THE EASY YOKE
In August, CHC launched into a ministry recruitment drive and Pastor Kong started his series on “The Easy Yoke”. It was a teaching that resonated with the many ministry members in the congregation.
Jesus said in Matthew 11:28 and 30, “Come to Me, all you who labour and are heavy laden, and I will give you rest…For My yoke is easy and My burden is light.” However, Jesus also called His disciples to be holy, to win the lost, to help the poor and needy and to serve Him—all these seems contradictory to attaining the “rest” that He promised.
Pastor Kong unpacked the reasons why some find it hard and tiring to serve God. It could be that their motivation comes from earning God’s love and blessing, or it could be because they do it to impress others. Or they might think that Jesus needs them to serve, and that they can do it without Jesus.
“So, while you think that Jesus expects you to serve Him, He actually came to serve you,” Pastor Kong taught, quoting Mark 10:45. He shared that over the course of his 36 years of full-time ministry, he has come to understand that even if he does not so anything else for Jesus, Jesus will still love Him.
“Only when I’m fully and utterly convinced of this, will I willingly surrender my heart to Him and serve as I have never served anyone before, and live for Him as I have never lived for anyone,” the pastor shared openly. “Not because I have to, but because I want to. There is absolutely no pressure in this.”
That is what the easy yoke is. “A life with Jesus Christ must be a life of rest—resting in the knowledge and assurance that you are a friend of God, a bride of the King, adopted into His family as a son and daughter, and an heir of all His inheritance,” the pastor taught. “You are not serving because you have to, but because you want to. Then, you will discover His yoke is really easy and His burden is light.”
He ended the series talking about the gifts of the Holy Spirit. God’s gifts are meant to be enjoyed together and used relationally. “The place of agreement is a place of power,” Pastor Kong said. “The moment you become angry and offended and you don’t want to work with others, then the gift becomes a burden.”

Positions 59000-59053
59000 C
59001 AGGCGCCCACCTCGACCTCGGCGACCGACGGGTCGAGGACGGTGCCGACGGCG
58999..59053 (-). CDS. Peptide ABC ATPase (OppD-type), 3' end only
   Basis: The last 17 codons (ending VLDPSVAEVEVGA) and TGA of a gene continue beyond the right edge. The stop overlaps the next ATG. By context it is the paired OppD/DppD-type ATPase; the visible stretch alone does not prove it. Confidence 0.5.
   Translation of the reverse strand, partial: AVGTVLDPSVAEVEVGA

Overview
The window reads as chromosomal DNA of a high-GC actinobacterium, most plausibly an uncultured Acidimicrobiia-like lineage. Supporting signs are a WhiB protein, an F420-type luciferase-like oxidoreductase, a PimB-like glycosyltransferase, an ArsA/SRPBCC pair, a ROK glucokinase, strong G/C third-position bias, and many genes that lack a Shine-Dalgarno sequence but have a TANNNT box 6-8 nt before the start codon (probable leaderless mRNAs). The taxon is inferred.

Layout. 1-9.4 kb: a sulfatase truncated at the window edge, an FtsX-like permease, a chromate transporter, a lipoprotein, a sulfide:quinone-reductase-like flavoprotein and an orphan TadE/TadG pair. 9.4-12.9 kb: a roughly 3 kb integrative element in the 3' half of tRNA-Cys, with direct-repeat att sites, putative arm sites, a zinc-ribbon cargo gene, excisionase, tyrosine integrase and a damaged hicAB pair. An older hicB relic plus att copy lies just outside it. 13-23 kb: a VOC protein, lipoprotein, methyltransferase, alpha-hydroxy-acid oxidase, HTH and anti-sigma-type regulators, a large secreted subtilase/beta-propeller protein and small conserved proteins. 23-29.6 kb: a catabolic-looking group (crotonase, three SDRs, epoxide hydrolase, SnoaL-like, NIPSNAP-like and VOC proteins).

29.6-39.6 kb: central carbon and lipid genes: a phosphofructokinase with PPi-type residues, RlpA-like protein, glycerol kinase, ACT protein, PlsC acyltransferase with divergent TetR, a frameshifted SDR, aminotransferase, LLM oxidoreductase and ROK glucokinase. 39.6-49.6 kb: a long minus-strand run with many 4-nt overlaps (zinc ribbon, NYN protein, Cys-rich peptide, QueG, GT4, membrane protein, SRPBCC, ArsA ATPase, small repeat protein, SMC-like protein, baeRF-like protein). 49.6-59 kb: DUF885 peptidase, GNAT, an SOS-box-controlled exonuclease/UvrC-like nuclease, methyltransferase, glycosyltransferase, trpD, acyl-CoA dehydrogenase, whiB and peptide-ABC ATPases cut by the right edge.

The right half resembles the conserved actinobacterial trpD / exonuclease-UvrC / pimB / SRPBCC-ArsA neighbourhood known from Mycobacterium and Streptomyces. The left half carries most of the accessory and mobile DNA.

The gifts are also meant to help Christians develop Christlikeness. One’s calling from God—even the really tough ones—are designed to draw a believer closer to Jesus. Unlike money and other earthly riches, God’s gifts have eternal significance. Even when one feels that no one sees the good works that he does, God sees and He will remember for all eternity.
To cultivate Christlikeness is to follow Jesus, which means to take action and imitate Him in His way of life. In his series on “Spiritual Disciplines”, Pastor Kong explained, “When you study Jesus’ way of life, there were certain things Jesus did that prepared Him for every crisis and trial, that kept Him in a constant loving attitude and in close fellowship with God and the Holy Spirit. Jesus practised spiritual disciplines.”
Exercising spiritual disciplines is very much like exercising physically. “At first, you may not be used to it—you will struggle a little bit because all the ‘spiritual toxins’ are coming up to the surface,” Pastor Kong analogised. “The first day you fast will be the toughest day of your life.”
However, to fully relate to God, Christians must be spiritual and live a spiritual life, because the only way to commune with God is in spirit and in truth. The more a Christian’s life is led and ruled by the power of God, the more spiritual a Christian becomes. In other words, a believer’s spirituality depends on the degree to which they are being transformed by God.
“This is where the spiritual disciplines come in,” the pastor preached. “There are exercises you do to build up a spiritual life. Paul calls them ‘exercises unto Godliness’ (1 Tim 4:7).”
“The secret to spiritual disciplines is that they involve your body, not just your mind,” the pastor emphasised. “Reading more about it is not going to help—it simply gives you information but it’s not going to change you.”
Directing the church to the creation story, Pastor Kong noted that God created everything with His spoken word. However, when it came to creating Adam, it was different. First, he formed a body, then He imparted something of Himself into Adam. Genesis 2:7 records that when God breathed into Adam, he became “a living soul”.
The living soul came about when the divine came into contact with the body. This allows humans to become spiritual and communicate directly with God, who is spirit. “It was designed in such a way that every time we come into contact with God in the life of His Spirit, inner growth is stirred up and inner transformation happens,” explained Pastor Kong. “Every time there is contact, we become a little bit more like Christ.”
In 1 Corinthians 9:26, Apostle Paul taught Christians to discipline their bodies to achieve godliness. This was how Paul himself experienced the easy yoke and light burden of Christ. Even though he was busy planting churches, he had supernatural joy.